Monday, July 31, 2006

Sweet and Low

by Alfred, Lord Tennyson

Sweet and low, sweet and low,
Wind of the western sea,
Low, low, breathe and blow,
Wind of the western sea!
Over the rolling waters go,
Come from the dying moon, and blow,
Blow him again to me;
While my little one, while my pretty one, sleeps.

Sleep and rest, sleep and rest,
Father will come to thee soon;
Rest, rest, on mother’s breast,
Father will come to thee soon;
Father will come to his babe in the nest,
Silver sails all out of the west
Under the silver moon:
Sleep, my little one, sleep, my pretty one, sleep.

* * *

I sang this lulluby to my little sister, and managed to get her down for a nap. When "All the Pretty Little Horses" fails, it's time to go back to the old masters. I sing it to a tune which is half "Eidelweiss" and half my own ad-libbing, but the baby likes it.

I've always liked this poem, though. The images of the wind blowing from the dying moon, the rolling waters, and the silver sails all out of the west (very Tolkienesque) give a dreamlike tone. It makes me miss people who aren't with me.

(I translated this poem into Sindarin once. It fits, wouldn't you say?)

If anyone has any more votes for the triolets, submit them now, because I'll be announcing the winners in a day or two.


Ria said...

Do you know Sindarin??????? Or was it in some appendix, or maybe a computer site?????
I really want to learn Sindarin, or Quenya I'm not particular as to which(: Well I want to but I'm not sure that I would have the patience(:

Ria said...

I forgot to say I really like the lullaby.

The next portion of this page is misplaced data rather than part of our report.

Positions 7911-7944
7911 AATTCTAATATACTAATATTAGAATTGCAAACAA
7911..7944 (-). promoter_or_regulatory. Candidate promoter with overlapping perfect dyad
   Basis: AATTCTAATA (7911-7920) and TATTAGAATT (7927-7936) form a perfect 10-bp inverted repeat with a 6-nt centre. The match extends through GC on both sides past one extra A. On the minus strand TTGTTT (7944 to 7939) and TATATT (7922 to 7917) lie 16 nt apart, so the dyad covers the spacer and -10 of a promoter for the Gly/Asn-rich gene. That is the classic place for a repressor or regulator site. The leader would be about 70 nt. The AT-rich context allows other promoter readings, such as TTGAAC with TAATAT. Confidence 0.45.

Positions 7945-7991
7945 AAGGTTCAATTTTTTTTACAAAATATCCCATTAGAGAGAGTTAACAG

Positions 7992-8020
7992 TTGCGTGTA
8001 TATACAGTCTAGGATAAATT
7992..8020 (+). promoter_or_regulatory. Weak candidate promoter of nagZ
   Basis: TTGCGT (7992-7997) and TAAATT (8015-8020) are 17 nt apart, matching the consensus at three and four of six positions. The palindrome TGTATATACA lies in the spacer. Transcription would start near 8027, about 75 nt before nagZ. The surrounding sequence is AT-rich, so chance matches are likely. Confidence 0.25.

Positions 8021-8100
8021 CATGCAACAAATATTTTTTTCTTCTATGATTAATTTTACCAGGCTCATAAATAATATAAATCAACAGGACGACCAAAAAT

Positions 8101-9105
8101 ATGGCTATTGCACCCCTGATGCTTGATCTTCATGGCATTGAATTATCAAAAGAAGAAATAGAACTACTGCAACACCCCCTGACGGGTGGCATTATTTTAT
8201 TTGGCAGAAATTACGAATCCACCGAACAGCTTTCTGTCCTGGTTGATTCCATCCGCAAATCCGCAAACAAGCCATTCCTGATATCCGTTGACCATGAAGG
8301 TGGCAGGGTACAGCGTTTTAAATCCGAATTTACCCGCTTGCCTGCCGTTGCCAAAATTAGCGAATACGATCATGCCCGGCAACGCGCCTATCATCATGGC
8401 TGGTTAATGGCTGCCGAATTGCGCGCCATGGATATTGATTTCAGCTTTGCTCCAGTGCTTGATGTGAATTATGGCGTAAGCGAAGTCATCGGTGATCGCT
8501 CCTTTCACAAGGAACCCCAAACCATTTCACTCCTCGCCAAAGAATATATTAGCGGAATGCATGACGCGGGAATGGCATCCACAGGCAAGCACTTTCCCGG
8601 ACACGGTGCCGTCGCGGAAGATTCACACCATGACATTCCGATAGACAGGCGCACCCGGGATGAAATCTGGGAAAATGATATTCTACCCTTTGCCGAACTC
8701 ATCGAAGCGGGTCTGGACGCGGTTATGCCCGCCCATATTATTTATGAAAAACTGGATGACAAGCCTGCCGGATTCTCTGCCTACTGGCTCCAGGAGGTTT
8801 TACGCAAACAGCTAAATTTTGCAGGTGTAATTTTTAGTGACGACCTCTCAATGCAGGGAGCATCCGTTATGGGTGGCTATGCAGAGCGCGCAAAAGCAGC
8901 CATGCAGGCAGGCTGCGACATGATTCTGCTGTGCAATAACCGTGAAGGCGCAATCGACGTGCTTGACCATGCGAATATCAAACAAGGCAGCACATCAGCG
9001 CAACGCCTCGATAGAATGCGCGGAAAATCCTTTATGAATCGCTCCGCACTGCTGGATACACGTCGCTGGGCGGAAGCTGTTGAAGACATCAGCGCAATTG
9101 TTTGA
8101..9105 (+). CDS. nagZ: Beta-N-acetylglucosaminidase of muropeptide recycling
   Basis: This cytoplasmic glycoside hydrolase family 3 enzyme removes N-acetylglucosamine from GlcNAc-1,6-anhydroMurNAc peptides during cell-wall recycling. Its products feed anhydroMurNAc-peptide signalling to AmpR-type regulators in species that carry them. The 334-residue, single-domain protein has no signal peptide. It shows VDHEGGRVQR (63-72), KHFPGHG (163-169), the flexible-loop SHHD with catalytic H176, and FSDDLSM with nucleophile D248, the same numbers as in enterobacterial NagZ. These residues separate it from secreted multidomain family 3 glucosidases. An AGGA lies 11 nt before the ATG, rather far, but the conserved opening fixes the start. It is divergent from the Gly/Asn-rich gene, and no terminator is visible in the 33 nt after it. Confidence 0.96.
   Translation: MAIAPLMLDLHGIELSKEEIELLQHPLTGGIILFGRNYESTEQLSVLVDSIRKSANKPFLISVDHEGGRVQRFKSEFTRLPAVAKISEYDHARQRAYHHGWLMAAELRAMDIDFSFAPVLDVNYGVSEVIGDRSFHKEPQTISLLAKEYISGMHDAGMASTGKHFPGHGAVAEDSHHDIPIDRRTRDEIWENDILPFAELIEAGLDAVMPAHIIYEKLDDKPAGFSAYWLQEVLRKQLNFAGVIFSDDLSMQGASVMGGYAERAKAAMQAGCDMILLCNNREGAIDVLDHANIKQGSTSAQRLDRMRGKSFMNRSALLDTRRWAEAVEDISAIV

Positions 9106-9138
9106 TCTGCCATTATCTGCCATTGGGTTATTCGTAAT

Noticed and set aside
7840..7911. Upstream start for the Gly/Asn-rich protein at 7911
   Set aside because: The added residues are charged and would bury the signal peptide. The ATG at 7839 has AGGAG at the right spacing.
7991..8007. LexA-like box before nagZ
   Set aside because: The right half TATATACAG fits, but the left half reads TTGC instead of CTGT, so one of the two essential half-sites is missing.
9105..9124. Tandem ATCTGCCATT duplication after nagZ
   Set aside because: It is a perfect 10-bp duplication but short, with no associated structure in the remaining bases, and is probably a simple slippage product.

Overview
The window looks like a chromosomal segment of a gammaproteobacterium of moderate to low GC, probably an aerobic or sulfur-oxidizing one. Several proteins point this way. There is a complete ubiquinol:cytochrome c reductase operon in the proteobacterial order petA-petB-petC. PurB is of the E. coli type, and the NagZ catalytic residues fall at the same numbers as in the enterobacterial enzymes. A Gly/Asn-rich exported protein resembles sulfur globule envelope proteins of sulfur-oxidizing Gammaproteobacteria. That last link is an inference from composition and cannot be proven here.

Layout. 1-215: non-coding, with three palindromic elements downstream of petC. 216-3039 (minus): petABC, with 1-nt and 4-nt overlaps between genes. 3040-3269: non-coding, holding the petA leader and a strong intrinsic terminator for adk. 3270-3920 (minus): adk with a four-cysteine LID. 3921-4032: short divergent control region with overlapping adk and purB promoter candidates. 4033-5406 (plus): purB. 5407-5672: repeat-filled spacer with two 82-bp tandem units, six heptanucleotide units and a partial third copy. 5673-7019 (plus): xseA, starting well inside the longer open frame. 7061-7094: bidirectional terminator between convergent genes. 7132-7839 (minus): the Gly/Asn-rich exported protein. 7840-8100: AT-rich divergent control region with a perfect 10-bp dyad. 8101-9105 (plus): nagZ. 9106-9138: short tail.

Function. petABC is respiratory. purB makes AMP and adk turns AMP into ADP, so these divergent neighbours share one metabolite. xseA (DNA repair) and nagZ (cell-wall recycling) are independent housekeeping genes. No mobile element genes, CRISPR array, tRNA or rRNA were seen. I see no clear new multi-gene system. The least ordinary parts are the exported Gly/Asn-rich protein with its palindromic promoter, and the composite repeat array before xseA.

crusaderjct said...

It is very nice - it would be great if you posted the Sindarin translation as well.

What did you use to learn Sindarin? I've found Quenya tutorials online but never any for Sindarin...

Sheila said...

I learned Sindarin with the course on You have to register to use the course, but they never spam you. It's a pretty abbreviated course, so you can go through it pretty fast, and then look up things as you need them. Basically, they have lessons that you read, and then you do the exercises, and a staff member comes along and checks them. (Yes, for free. I guess they're just happy to get to work with Tolkien's languages.) Both Sindarin and Quenya are available. I must warn you, though, that there's a lot of debate about different things in Sindarin, and that adds a level of confusion. That is also why it's hard to find a tutorial on Sindarin.

I'll try and dig up my Sindarin translation. It's not very good -- I'm better at Quenya -- but such as it is, I can post it.

Andi said...

I actually sang the song at my school's solo and ensemble contest in 7th grade. I loved the lilting tune that came with it.